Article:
Objective: The purpose of this study was to evaluate the immediate effects of upper cervical translatoric spinal mobilization (UC-TSM) on cervical mobility and pressure pain threshold in subjects with cervicogenic headache (CEH).
Methods: Eighty-two volunteers (41.54 ± 15.29 years, 20 male and 62 female) with CEH participated in the study and were randomly divided into the control and treatment groups. The treatment group received UC-TSM and the control group remained in the same position for the same time as the UC-TSM group, but received no treatment. Cervical mobility (active cervical mobility and flexion-rotation test), pressure pain thresholds over upper trapezius muscles, C2-3 zygapophyseal joints and suboccipital muscles, and current headache intensity (visual analog scale) were measured before and immediately after the intervention by 2 blinded investigators.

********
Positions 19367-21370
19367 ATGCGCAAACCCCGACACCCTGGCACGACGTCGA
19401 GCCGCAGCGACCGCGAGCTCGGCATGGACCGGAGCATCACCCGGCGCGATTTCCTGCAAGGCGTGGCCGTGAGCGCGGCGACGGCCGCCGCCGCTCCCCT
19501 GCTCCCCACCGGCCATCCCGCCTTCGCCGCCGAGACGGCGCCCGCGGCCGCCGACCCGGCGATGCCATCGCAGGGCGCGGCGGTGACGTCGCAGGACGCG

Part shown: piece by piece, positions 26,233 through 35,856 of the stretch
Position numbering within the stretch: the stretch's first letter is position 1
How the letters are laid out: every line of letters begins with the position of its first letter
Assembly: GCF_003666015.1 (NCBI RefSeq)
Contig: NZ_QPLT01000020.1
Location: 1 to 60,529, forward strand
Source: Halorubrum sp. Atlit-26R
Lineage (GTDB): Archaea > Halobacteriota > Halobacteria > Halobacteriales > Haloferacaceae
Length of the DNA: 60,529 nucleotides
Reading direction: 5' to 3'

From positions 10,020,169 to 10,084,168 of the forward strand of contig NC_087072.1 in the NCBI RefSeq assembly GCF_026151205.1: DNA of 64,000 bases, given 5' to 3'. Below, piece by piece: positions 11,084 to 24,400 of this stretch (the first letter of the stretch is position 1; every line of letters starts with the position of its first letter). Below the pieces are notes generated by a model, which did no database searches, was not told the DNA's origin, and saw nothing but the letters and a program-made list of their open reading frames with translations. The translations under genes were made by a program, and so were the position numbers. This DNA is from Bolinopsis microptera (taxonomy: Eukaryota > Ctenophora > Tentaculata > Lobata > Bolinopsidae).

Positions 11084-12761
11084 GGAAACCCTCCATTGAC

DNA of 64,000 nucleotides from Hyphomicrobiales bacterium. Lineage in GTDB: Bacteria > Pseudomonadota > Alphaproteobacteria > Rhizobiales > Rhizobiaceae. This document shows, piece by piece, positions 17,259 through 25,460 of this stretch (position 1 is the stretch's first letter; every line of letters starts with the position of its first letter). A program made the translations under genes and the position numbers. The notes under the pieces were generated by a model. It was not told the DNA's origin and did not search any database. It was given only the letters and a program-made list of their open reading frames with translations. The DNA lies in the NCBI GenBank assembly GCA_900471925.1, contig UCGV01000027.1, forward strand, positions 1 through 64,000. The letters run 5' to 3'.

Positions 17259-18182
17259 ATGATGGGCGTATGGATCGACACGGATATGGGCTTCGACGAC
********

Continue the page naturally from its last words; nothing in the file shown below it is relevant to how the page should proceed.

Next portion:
Results: After the intervention, UC-TSM group exhibited significant increases in total cervical mobility (P = .002, d = 0.16) and the flexion–rotation test (P < .001, d = 0.81-0.85). No significant difference in cervical pressure pain thresholds were observed between groups (P > .05). Nevertheless, there was a significantly lower intensity of headache in the UC-TSM group (P = .039, d = 0.57).
Conclusions: Upper cervical translatoric spinal mobilization intervention increased upper, and exhibited a tendency to improve general, cervical range of motion and induce immediate headache relief in subjects with CEH.
Author keywords: Spine; Cervicogenic Headache; Manual Therapy; Neck; Randomized Controlled Trial
Author affiliations: All authors: Universidad de Zaragoza (Spain / Aragón / Zaragoza)
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